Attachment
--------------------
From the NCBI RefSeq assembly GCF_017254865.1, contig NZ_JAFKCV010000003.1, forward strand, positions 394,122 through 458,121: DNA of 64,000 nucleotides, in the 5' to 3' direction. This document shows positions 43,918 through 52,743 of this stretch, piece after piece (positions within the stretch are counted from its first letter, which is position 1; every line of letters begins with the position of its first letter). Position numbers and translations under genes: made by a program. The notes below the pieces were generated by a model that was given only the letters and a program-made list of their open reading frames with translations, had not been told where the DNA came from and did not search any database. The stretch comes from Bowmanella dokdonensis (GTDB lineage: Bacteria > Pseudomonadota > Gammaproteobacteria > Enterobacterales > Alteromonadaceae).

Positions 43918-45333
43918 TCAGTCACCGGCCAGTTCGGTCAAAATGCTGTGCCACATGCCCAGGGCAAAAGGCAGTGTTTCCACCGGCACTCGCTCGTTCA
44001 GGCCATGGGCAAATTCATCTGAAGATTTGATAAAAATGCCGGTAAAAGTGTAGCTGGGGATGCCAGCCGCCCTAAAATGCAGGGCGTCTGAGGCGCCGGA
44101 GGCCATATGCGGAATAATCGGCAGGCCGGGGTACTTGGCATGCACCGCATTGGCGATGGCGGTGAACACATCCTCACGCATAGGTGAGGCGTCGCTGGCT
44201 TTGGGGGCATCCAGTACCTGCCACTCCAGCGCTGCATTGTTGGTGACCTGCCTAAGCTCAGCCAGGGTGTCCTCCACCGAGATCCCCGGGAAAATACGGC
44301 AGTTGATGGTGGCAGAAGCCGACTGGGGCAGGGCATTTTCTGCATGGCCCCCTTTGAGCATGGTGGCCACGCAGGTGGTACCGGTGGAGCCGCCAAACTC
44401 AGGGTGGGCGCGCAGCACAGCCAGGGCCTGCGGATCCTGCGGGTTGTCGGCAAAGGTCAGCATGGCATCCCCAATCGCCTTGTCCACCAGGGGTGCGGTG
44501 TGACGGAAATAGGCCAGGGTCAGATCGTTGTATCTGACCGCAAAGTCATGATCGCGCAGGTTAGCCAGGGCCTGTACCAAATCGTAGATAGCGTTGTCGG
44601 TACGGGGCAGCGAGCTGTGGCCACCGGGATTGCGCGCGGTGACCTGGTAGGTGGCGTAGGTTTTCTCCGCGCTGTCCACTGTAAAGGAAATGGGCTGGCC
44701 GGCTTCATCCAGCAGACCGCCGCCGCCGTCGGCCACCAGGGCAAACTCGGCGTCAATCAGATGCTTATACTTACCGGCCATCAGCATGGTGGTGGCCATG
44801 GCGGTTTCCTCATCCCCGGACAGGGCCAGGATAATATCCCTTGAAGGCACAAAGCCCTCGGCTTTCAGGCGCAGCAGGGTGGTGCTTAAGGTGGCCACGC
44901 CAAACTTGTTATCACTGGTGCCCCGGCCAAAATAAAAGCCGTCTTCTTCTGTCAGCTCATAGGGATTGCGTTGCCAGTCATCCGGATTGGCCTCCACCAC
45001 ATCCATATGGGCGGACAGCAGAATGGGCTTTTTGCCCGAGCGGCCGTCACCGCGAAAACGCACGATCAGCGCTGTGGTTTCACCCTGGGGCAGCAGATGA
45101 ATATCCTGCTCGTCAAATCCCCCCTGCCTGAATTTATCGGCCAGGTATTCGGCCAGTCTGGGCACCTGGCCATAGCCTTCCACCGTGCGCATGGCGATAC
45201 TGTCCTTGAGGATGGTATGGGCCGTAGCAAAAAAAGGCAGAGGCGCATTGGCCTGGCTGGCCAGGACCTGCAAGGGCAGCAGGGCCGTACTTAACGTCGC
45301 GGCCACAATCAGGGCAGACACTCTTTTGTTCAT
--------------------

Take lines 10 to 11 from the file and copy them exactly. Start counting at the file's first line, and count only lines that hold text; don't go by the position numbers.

44601 TACGGGGCAGCGAGCTGTGGCCACCGGGATTGCGCGCGGTGACCTGGTAGGTGGCGTAGGTTTTCTCCGCGCTGTCCACTGTAAAGGAAATGGGCTGGCC
44701 GGCTTCATCCAGCAGACCGCCGCCGCCGTCGGCCACCAGGGCAAACTCGGCGTCAATCAGATGCTTATACTTACCGGCCATCAGCATGGTGGTGGCCATG